Celiac Disease & Gluten-free Diet Information at Celiac.com - http://www.celiac.com
Paul Seelig Found Guilty of Selling Fake Gluten-Free Bread Gets 11 Years
http://www.celiac.com/articles/22522/1/Paul-Seelig-Found-Guilty-of-Selling-Fake-Gluten-Free-Bread-Gets-11-Years/Page1.html
Dyani Barber
After many years of unexplained medical issues, I was finally diagnosed with celiac disease in 2002.  The first couple of years were a rough road traveled, but I am feeling better than I ever have.  It is important that I share what I have learned over the years with others and to do my part to help raise awareness of celiac disease.

 
By Dyani Barber
Published on 04/12/2011
 
Paul Seelig was found guilty today of 23 counts of obtaining property by false pretense after a two-week trial in Durham, NC. The jury found that he illegally represented baked goods as gluten-free, but they actually contained gluten. Mr. Seelig received an 11 year prison sentence for his crimes, which included the sickening of more than two dozen customers, one of which had a premature delivery that was possibly related to their involuntary gluten consumption.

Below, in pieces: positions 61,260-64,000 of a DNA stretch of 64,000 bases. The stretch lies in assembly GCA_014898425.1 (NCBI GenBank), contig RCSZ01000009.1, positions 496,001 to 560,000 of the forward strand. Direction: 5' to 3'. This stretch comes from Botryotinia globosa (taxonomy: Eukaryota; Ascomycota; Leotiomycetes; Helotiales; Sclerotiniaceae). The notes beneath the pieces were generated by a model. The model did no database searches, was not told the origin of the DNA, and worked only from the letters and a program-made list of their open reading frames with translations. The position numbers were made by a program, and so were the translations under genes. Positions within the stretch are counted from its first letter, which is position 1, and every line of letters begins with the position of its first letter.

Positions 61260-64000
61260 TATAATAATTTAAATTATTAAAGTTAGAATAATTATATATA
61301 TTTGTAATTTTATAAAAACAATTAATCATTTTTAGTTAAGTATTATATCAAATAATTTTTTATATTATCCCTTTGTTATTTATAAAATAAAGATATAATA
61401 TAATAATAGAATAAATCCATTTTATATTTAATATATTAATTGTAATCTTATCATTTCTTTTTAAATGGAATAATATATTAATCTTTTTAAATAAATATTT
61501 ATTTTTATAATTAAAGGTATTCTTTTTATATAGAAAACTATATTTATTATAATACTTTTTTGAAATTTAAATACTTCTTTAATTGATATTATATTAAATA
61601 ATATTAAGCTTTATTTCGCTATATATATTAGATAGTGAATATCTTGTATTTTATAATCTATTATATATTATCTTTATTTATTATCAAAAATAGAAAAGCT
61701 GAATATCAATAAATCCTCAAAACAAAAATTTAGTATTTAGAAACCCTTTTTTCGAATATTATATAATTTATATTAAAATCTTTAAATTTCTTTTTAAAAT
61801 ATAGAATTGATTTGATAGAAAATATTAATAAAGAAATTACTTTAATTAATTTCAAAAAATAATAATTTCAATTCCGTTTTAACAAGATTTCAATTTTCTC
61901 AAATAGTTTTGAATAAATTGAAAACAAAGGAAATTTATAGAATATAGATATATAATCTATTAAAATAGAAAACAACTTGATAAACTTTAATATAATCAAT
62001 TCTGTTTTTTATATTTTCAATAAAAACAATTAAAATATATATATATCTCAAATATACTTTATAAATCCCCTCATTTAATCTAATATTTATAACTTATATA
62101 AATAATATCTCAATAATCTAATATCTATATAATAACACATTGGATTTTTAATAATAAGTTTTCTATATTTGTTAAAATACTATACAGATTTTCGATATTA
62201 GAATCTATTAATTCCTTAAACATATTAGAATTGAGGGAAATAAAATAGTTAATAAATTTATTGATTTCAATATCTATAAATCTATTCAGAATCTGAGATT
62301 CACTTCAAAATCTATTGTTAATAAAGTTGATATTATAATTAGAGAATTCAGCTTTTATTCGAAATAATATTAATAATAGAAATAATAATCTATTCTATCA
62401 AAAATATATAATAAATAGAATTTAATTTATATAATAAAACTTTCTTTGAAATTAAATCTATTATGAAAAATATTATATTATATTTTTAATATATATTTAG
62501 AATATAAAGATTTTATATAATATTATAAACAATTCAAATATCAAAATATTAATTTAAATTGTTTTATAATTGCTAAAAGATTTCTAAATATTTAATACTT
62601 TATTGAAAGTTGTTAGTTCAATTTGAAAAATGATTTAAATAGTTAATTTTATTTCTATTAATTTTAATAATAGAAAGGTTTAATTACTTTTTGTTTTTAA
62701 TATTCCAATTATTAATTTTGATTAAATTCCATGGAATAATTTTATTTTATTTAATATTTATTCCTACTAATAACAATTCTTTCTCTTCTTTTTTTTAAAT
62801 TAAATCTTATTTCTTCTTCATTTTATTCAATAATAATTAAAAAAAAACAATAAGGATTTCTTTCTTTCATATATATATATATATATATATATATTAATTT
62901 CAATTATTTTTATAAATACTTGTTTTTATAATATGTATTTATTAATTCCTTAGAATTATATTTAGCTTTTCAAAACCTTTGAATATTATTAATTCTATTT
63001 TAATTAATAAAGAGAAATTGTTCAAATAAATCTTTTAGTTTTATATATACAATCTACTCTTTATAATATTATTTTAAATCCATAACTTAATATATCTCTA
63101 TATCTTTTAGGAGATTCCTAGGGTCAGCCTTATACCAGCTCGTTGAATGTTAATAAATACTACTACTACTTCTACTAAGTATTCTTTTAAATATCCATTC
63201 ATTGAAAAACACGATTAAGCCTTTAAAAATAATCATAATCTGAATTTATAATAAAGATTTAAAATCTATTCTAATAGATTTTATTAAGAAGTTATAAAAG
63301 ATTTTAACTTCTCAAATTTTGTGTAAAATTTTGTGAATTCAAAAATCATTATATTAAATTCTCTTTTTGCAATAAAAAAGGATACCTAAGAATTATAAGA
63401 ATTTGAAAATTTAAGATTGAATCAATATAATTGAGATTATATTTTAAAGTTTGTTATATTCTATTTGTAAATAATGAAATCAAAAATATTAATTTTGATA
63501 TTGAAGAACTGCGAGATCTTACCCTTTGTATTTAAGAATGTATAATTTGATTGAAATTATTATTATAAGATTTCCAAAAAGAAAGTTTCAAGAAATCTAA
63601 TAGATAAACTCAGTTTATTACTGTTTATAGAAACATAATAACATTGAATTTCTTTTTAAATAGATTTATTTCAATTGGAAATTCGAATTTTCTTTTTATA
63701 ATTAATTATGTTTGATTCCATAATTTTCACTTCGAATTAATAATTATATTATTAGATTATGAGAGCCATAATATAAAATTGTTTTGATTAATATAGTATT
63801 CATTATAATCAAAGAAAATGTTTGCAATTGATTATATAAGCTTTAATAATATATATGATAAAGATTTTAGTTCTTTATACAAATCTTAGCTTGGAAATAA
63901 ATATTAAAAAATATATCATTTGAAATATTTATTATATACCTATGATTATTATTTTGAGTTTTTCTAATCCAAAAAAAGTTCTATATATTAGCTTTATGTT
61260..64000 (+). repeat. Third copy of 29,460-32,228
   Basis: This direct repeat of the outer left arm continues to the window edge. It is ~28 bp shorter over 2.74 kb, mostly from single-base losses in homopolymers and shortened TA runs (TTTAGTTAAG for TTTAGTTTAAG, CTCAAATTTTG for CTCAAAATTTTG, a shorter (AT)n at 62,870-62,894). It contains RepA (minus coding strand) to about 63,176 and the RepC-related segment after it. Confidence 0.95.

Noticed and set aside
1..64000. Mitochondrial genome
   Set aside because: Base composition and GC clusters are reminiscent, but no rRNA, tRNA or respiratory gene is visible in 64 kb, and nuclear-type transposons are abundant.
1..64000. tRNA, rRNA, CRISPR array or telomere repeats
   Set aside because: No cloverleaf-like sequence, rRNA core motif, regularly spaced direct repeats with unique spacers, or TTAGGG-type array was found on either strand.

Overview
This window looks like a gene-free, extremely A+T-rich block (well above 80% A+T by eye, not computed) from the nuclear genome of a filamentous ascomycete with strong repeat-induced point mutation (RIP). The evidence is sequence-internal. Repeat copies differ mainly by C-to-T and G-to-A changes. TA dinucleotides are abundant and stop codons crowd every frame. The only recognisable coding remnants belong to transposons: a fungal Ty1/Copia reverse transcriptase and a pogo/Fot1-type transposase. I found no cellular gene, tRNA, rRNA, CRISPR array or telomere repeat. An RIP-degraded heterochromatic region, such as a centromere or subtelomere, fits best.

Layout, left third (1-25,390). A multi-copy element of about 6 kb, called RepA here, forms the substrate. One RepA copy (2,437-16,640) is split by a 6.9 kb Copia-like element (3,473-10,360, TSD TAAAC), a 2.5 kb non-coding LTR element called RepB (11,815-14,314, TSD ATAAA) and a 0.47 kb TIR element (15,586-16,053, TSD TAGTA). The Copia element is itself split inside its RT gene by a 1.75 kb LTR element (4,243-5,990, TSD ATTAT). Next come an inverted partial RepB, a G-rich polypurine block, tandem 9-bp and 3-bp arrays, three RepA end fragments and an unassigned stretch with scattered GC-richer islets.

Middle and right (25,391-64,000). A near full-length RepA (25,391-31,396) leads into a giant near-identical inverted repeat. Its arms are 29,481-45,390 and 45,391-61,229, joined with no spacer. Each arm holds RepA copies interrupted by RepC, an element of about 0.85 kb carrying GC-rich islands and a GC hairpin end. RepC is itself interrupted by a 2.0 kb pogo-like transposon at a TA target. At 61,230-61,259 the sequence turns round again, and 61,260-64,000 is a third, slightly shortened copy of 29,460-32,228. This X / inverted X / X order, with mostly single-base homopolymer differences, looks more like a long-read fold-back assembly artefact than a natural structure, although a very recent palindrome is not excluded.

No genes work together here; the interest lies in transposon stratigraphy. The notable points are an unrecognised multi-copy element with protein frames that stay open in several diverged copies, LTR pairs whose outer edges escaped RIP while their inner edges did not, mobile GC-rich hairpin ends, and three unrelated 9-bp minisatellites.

Celiac.com 04/12/2011 - Paul Seelig was found guilty today of 23 counts of obtaining property by false pretense after a two-week trial in Durham, NC. The jury found that he illegally represented baked goods as gluten-free, but they actually contained gluten. Mr. Seelig received an 11 year prison sentence for his crimes, which included the sickening of more than two dozen customers, one of whom had a premature delivery that was possibly caused by her involuntary gluten consumption.

Seelig's company, Great Specialty Products, purchased regular gluten-containing items from companies in New Jersey such as Costco, and then repackaged them in his home kitchen and sold them as "gluten-free" at the NC State Fair, various street fairs and via home delivery. Seelig claimed that his baked items were homemade in his company's 150,000-square-foot commercial kitchen, and that his company raised its own grains on its 400-acre farm. High gluten levels were detected by both customers and investigators in Seelig's supposedly gluten-free bread, even though he claimed that he tested his bread weekly for gluten and found none. Mr. Seelig could not produce any of his test results at trial.

Source: